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British-Native American Relations in the Colonial Southeast
The arrival of English settlers in the American Southeast in 1670 brought the British and the Native Americans into contact both with foreign peoples and with unfamiliar gender systems. In a region in which the balance of power between multiple players remained uncertain for many decades, British and Native leaders turned to concepts of gender and family to create new diplomatic norms to govern interactions as they sought to construct and maintain working relationships. In Brothers Born of One Mother, Michelle LeMaster addresses the question of how differing cultural attitudes toward gender influenced Anglo-Indian relations in the colonial Southeast.
As one of the most fundamental aspects of culture, gender had significant implications for military and diplomatic relations. Understood differently by each side, notions of kinship and proper masculine and feminine behavior wielded during negotiations had the power to either strengthen or disrupt alliances. The collision of different cultural expectations of masculine behavior and men's relationships to and responsibilities for women and children became significant areas of discussion and contention. Native American and British leaders frequently discussed issues of manhood (especially in the context of warfare), the treatment of women and children, and intermarriage. Women themselves could either enhance or upset relations through their active participation in diplomacy, war, and trade.
Leaders invoked gendered metaphors and fictive kinship relations in their discussions, and by evaluating their rhetoric, Brothers Born of One Mother investigates the intercultural conversations about gender that shaped Anglo-Indian diplomacy. LeMaster's study contributes importantly to historians’ understanding of the role of cultural differences in intergroup contact and investigates how gender became part of the ideology of European conquest in North America, providing a unique window into the process of colonization in America.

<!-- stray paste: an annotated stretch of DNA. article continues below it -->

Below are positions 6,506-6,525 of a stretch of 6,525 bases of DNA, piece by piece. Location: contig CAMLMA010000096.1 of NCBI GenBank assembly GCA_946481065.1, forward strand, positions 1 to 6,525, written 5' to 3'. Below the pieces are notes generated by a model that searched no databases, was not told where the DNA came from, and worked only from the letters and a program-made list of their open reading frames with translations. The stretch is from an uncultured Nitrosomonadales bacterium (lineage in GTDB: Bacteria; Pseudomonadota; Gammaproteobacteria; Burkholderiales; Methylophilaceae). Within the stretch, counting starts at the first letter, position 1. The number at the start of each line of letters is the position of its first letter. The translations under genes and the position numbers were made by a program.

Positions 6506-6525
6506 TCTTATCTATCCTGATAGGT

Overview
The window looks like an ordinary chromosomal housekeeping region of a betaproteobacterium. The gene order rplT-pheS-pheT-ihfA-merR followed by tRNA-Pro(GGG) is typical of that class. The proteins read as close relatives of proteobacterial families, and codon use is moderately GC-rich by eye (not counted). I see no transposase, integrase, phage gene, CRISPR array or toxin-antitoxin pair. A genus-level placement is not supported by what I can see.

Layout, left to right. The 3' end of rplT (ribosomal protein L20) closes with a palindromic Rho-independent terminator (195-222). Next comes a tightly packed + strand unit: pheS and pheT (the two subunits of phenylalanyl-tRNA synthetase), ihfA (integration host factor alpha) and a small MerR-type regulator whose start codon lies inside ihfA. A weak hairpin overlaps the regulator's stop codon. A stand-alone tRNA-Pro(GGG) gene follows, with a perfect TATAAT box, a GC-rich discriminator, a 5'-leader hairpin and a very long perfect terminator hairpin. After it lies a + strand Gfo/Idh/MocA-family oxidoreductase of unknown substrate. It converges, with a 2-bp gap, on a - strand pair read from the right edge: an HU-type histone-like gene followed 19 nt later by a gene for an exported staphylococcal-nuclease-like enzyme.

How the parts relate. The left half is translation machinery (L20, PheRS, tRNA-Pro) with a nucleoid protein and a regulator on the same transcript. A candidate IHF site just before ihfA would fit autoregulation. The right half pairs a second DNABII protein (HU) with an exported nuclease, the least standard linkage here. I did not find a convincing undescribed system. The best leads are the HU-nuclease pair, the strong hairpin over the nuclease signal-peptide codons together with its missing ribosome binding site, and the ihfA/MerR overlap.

Town and Society in the Eighteenth-Century British Atlantic World
In the colonial era, Charleston, South Carolina, was the largest city in the American South. From 1700 to 1775 its growth rate was exceeded in the New World only by that of Philadelphia. The first comprehensive study of this crucial colonial center, Building Charleston charts the rise of one of early America's great cities, revealing its importance to the evolution of both South Carolina and the British Atlantic world during the eighteenth century.
From the Plantation to the Postcolonial
Bringing together the most exciting recent archival work in anglophone, francophone, and hispanophone Caribbean studies, Raphael Dalleo constructs a new literary history of the region that is both comprehensive and innovative. He examines how changes in political, economic, and social structures have produced different sets of possibilities for writers to imagine their relationship to the institutions of the public sphere. In the process, he provides a new context for rereading such major writers as Mary Seacole, José Martí, Jacques Roumain, Claude McKay, Marie Chauvet, and George Lamming while also drawing lesser-known figures into the story. Dalleo’s comparative approach will be important to Caribbeanists from all of the region’s linguistic traditions, and his book contributes even more broadly to debates in Latin American and postcolonial studies about postmodernity and globalization.
Returning Medusa's Gaze
Maria Fumagalli argues that, like Medusa's stare that turns people to stone, the gaze of the North Atlantic freezes its "others" into a state of perpetual backwardness, ignoring what does not conform to the story it wants to tell about itself. Across a diversity of texts, genres, and media, she shows how the Caribbean articulates its refusal to succumb to Medusa's spell.
Black Heroism in the Transatlantic Imagination
Across the centuries, the acts and arts of black heroism have inspired a provocative, experimental, and self-reflexive intellectual, political, and aesthetic tradition. In Characters of Blood, Celeste-Marie Bernier illuminates the ways in which six iconic men and women—Toussaint Louverture, Nathaniel Turner, Sengbe Pieh, Sojourner Truth, Frederick Douglass, and Harriet Tubman—challenged the dominant conceptualizations of their histories and played a key role in the construction of an alternative visual and textual archive.
While these figures have survived as symbolic touchstones, Bernier contends that scholars have yet to do justice to their complex bodies of work or their multifaceted lives. Adopting a comparative and transatlantic approach to her subjects’ remarkable life stories, the author analyzes a wealth of creative work—from literature, drama, and art to public monuments, religious tracts, and historical narratives—to show how it represents enslaved heroism throughout the United States, Africa, and the Caribbean. In mapping this black diasporic tradition of resistance, Bernier intends not only to reveal the limitations and distortions on record but also to complicate the definitions of black heroism that have been restricted by ideological boundaries between heroic and anti-heroic sites and sights of struggle.